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Discussion Starter · #1 · (Edited)
I've hauled bikes a lot of differerent ways, from the fork mounts in the bed of my truck and the hang racks on the back of my camper I made, to throwing them inside a wagon and loading 5 on a Yakima rack (archive picture below). My very first concern with the JX was how to get lots of bikes around. JX roof "rails" and cross bars weren't going to cut it for us. So even though I thought hitch racks are for sissies, it looked like that was the only way to go.

We specified the tow package on the JX we ordered so we could use a hitch rack, and when that deal went south, the Pathfinder's metal roof rails looked good for putting Yak cross bars on. But, the PF stands a lot taller than our XC70 wagon, which is already a hand full to get a the middle bikes on. Soooo, back to the hitch rack concept for the PF's receiver hitch which is standard on the Platinum model. The PF and JX use the same Society of Automotive Engineers specification compliant Class III hitch, meaning certified to 500lb tongue weight and 5000lb tow capacity. The PF has the full 500lb tongue weight rating, while the JX is derated to a 350lb rating (based on 10% of the 3500lb tow rating), because of the JX's different transmission. But the JX can take a 500lb tongue weight, as the bikes and rack are no where near the tow capacity.

BUT, it's not just tongue weight, it's the torque from how far from the hitch the centroidal weight of the combined load is located that's the concern. My set up shown below looks like the weight is out there a mile, creating a tremendous torque load. I did some weighing and measuring, including putting the loaded rack on a balance fulcrum to accurately find that centroid. It ends up an effective 201lb at 32" from the hitch. That's 536 ft*lb of torque(!) If you condsidered a ball 12" draw bar loaded at 500lb is 500ft*lb, then yeah, this bike rack set up is extreme loading. In fact, I am surprised they don't give more detailed warnings with the rack instructions, which only say the maximum bikes weight limit is 160lb, which creates an enormous torque (our mtn bikes are 114lb).

I did some more measuring to determine how close I could move the hitch to the car. I then cut off the rack's tongue and welded a new cinch nut inside it 6" shorter. That moves the centroid 6" closer and reduces the torque 433 ft*lb, an impressive 19% reduction for very little hassle. I feel totally fine with the rack set up now. 4 mountain bike tires effectively block the car's tail lights, so I made a harness for some LED light bars that I attach to the end wheels so the bikes won't get rammed. The rack holds the bikes remarkably secure. Life is good. Oh, yeah, those are my Blizzak DM-V1 snow tires on Murano wheels. I like them.

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Nice job. What does the cinch nut look like?

I had a Yakima a number of years back (not a class III) and I remember it was just a hole in the side of the tongue that allowed for the lock pin.
 

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Discussion Starter · #6 · (Edited)
Here is a picture of the piece I cut off the rack's tongue. It's hard to see, but that flange nut inside is welded in the tongue piece. The "pin" is a custom bolt made for this application. The bolt threads engage the flange nut threads with a healthy M12x1.75 pitch, so you can really put the muscle on it. That pulls the tongue sideways against the reciever tube's inner sidewall, which eliminates lateral or rotational flop. It's a nice system.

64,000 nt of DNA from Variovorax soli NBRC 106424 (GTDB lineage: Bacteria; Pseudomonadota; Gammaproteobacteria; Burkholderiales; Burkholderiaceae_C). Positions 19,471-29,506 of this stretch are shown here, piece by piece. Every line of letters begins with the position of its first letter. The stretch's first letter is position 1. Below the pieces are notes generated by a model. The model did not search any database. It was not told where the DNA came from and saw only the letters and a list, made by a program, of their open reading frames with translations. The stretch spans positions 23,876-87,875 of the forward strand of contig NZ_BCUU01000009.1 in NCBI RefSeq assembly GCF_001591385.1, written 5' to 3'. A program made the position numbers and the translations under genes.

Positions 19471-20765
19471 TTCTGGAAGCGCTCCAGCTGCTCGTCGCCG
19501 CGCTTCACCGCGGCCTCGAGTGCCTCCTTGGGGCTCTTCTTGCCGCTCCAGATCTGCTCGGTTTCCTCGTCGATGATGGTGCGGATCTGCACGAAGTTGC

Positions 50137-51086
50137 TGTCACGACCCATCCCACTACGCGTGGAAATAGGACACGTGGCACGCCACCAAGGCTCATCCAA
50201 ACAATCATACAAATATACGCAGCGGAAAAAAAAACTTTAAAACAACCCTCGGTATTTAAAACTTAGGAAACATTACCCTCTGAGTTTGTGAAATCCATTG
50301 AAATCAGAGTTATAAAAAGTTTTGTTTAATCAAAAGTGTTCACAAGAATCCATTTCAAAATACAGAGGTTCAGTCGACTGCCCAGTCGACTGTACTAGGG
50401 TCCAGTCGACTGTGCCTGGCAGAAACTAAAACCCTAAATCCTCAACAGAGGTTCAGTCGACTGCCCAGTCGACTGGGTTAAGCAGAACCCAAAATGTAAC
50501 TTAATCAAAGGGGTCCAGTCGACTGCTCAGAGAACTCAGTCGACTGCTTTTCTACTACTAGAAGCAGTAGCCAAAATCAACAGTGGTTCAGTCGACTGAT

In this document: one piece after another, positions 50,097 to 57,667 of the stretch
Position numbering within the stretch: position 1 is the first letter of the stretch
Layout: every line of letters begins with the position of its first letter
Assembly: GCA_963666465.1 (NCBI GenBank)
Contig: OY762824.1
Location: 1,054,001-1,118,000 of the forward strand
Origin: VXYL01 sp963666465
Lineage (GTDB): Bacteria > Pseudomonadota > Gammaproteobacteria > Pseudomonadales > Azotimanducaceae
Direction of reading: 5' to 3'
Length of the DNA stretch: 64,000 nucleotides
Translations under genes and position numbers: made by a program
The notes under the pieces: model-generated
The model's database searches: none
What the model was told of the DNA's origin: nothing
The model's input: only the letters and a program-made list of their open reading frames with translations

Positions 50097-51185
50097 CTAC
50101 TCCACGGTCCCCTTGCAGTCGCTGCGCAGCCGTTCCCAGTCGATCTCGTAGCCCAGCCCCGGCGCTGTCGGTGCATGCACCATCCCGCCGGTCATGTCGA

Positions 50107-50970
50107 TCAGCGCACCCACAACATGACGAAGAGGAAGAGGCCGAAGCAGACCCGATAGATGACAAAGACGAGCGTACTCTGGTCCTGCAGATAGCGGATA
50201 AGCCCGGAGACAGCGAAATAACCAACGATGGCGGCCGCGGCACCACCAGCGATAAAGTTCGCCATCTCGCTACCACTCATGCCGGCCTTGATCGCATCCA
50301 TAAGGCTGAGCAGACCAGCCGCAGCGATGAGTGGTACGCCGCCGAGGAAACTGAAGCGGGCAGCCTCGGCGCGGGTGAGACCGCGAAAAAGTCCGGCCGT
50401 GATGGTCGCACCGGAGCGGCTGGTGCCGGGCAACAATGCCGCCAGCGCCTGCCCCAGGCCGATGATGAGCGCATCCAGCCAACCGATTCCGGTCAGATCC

You may notice that the piece doesn't look like it's 6" long, even though I said above I shorted the pin spacing 6". The front of the receiver tube is open, so the tongue can go all the way forward to the spare tire. I lowered the spare, set up the minimum clearance from the rack arms to the rear hatch (the limiting factor on shortening), and marked the tongue for cutting so that it brushes against the spare. That gives about 4" more tongue/tube engagement. The flange nut on the table is what I used for the new holes I drilled as the shorter length. It was pretty tricky getting it set up and welded way inside the tongue.

Sincure, it's funny that you picked a watersports theme. Our MasterCraft ski boat and trailer weigh about 4000# together, and the tandem trailer has 4 disc brakes. But we will NEVER try to tow it with the Mallfinder, even with its 5000# capacity. These are nice cars, but workhorses they're not. Oh, yeah, the loaded bike rack puts more load on the hitch than our boat would(!)

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Thanks for sharing. Yes, that looks a lot better than the class I I had on a Jetta a number of years ago. That Yakima used a cotter pin to hold everything in place.

Did you treat everything to prevent corrosion?
 

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Discussion Starter · #8 ·
It's work in process, I want to clean up their crappy welds with my angle grinder. I also want to measure gauge the vertical "slop" gap between the tongue and tube and weld in some shim stock for a closer fit. Then I will paint the parts I've molested. When I did the lights, I shrink tubed all the solder joints and wrapped the wires with wide harness tape, so at least that part of the project is complete.
 
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